The case for ancient seas on Mars just got a little tighter. Already there is evidence of hydrated iron sulfate minerals on the Martian surface, as well as clays and limestone. According to new data from the NASA Mars Reconnaissance Orbiter, there is also opal.
Opal is a hydrated form of silica… it contains water dissolved among the silica molecules making up the rock, which is also non-crystalline at the molecular level, very much like glass. Opal can only form in the presence of water, and the new spectroscopic data show that large regions of the Martian surface are littered with the stuff. On top of the known presence of other hydrated minerals, this new discovery lends even more weight to the idea that Mars once had seas.
More significantly, where the opal deposits were found on Mars suggests they are fairly young, perhaps as little as 2 billion years old. That’s fairly late in the story for surface water on Mars, according to most models of how the planet has evolved over time to become barren, frigid and dry. The new information from MRO may force a revision of those models to allow a thicker atmosphere and a warmer surface to have persisted a lot longer. With Mars wetter for longer, the odds of life getting started there go up significantly, as do the odds of life getting impact-transported from Earth to Mars on meteorites.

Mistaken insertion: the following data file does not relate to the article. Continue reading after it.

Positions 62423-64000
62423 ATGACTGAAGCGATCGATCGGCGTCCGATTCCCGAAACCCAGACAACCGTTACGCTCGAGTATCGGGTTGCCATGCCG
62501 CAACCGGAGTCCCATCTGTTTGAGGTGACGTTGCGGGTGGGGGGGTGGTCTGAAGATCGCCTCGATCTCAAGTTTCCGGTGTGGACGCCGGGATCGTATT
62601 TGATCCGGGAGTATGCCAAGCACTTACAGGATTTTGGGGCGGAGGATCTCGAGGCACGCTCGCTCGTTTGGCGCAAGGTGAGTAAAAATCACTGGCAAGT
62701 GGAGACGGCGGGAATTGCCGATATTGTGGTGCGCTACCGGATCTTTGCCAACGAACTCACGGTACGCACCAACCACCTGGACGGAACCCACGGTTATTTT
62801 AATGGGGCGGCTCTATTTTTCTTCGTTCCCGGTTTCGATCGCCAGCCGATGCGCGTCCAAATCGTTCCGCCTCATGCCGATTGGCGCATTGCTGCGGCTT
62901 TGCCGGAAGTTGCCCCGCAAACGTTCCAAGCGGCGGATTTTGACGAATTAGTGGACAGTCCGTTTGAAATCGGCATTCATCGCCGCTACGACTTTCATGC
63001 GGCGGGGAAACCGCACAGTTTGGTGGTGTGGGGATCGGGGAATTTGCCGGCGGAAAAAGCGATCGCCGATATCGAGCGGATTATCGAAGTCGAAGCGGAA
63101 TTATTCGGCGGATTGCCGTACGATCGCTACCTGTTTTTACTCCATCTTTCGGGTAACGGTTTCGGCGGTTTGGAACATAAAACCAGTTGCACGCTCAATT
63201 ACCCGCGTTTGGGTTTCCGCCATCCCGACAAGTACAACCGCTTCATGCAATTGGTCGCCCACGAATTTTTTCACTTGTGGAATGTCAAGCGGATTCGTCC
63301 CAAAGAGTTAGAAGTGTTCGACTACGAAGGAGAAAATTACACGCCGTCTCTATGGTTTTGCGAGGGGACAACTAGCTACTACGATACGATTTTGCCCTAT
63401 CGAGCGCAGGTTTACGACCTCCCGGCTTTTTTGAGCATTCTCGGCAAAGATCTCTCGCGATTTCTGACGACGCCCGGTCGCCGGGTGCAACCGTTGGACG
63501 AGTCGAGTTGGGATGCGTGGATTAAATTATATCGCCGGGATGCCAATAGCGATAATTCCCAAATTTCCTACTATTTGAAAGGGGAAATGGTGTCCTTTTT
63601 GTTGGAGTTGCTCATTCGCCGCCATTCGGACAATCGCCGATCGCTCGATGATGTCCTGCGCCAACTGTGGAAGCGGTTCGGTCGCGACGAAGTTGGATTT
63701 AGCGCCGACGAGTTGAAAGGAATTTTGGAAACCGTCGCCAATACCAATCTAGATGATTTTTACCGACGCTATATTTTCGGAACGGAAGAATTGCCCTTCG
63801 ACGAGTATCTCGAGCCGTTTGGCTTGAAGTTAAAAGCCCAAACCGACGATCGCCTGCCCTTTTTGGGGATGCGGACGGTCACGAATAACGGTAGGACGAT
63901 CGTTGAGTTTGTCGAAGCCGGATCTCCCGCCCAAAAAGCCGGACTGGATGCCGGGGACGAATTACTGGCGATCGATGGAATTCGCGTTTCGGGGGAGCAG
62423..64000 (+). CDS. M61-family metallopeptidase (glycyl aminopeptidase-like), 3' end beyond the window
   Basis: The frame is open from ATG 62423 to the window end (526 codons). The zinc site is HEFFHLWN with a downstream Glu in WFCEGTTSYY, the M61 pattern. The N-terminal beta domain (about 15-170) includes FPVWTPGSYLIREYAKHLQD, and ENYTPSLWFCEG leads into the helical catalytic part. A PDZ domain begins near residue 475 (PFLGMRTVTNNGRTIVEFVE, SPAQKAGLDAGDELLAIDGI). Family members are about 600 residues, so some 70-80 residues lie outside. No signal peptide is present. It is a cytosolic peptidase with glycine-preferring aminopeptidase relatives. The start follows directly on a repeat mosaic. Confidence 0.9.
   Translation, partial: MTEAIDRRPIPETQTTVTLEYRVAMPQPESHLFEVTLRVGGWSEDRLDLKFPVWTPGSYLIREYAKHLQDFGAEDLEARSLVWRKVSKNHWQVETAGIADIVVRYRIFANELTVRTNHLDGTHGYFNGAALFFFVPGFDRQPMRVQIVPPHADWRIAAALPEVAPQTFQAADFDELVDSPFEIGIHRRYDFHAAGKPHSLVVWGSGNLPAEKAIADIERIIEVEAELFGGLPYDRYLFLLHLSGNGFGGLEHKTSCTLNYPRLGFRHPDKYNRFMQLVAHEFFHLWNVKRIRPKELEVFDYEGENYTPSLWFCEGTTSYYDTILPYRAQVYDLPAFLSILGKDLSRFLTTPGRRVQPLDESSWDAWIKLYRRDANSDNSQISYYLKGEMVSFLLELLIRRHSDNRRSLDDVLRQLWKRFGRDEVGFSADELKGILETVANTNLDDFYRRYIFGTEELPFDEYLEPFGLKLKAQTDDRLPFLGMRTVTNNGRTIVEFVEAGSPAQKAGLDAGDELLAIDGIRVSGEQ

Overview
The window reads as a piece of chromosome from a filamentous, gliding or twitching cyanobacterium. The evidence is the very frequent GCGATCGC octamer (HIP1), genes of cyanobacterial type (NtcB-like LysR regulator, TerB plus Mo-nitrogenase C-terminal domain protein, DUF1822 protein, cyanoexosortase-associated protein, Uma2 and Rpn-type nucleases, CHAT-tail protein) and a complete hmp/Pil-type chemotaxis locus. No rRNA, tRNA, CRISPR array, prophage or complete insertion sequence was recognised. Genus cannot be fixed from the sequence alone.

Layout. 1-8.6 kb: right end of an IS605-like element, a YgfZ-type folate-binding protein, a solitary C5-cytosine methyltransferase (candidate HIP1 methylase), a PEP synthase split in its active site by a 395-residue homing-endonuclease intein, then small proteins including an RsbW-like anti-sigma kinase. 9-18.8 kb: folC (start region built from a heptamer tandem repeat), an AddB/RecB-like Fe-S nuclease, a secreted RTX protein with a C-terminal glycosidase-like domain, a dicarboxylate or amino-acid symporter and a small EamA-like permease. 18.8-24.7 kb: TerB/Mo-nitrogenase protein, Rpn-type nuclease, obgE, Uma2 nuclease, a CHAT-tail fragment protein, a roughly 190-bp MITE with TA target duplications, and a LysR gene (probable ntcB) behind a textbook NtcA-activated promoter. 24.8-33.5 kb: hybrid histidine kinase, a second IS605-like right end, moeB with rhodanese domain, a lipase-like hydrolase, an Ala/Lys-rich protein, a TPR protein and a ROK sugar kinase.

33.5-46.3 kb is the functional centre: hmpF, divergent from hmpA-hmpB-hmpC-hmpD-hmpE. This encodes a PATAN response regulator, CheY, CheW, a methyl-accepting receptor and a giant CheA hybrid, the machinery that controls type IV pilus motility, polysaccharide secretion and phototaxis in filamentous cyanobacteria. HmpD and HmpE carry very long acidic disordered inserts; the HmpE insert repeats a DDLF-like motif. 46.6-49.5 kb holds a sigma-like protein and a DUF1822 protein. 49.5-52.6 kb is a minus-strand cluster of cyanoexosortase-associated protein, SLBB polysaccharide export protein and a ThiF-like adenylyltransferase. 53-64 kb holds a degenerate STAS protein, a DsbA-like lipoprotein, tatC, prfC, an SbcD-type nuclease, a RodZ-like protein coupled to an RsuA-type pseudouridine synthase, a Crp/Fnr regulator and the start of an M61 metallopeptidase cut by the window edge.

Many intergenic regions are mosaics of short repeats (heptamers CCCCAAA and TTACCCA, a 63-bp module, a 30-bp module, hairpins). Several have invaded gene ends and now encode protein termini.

Also, we now have a much better idea where Dejah Thoris might have gotten some of her jewelry…